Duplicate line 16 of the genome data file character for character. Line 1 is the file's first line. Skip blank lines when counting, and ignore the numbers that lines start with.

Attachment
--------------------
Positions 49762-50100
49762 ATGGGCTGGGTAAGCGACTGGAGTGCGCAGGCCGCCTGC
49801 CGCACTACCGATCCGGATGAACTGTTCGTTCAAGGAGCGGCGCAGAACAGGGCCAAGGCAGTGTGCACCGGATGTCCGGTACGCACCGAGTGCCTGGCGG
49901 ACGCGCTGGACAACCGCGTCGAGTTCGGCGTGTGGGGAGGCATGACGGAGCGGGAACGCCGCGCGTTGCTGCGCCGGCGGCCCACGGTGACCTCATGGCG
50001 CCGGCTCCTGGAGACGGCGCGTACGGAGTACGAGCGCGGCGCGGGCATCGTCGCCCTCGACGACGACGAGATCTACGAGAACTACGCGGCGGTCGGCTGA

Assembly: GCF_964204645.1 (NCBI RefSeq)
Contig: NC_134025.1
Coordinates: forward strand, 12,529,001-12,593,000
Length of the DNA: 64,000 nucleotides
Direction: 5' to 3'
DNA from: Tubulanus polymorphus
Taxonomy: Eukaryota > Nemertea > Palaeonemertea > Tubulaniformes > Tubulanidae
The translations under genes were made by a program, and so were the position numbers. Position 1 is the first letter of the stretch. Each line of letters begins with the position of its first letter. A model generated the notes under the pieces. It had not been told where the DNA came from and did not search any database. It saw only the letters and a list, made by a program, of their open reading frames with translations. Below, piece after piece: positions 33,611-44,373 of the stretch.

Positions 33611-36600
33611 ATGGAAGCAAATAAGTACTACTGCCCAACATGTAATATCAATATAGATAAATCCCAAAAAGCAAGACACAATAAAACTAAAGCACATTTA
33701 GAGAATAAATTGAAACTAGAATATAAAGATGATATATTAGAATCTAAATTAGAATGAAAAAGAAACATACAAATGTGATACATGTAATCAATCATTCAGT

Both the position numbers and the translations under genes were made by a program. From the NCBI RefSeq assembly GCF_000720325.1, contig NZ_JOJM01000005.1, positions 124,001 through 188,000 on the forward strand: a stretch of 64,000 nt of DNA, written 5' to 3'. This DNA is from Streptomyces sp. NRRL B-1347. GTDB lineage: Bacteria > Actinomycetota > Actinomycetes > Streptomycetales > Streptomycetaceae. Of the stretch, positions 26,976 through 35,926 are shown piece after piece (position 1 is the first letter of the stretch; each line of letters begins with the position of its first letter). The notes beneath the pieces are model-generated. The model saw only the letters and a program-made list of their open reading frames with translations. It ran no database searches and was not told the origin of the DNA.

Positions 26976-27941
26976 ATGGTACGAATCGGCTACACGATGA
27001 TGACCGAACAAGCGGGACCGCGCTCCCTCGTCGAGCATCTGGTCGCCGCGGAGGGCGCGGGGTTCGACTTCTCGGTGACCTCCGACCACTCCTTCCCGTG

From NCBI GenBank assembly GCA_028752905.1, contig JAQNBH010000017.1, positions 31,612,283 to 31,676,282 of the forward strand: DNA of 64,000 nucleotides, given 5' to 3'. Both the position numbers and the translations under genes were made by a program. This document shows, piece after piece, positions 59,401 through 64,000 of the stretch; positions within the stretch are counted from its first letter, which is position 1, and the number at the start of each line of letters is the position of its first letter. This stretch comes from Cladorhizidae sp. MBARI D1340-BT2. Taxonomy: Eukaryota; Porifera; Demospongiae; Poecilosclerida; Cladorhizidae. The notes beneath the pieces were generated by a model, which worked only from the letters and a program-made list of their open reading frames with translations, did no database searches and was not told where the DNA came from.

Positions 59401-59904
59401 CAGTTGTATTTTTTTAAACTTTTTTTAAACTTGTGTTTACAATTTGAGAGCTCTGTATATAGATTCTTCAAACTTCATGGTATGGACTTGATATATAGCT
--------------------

33701 GAGAATAAATTGAAACTAGAATATAAAGATGATATATTAGAATCTAAATTAGAATGAAAAAGAAACATACAAATGTGATACATGTAATCAATCATTCAGT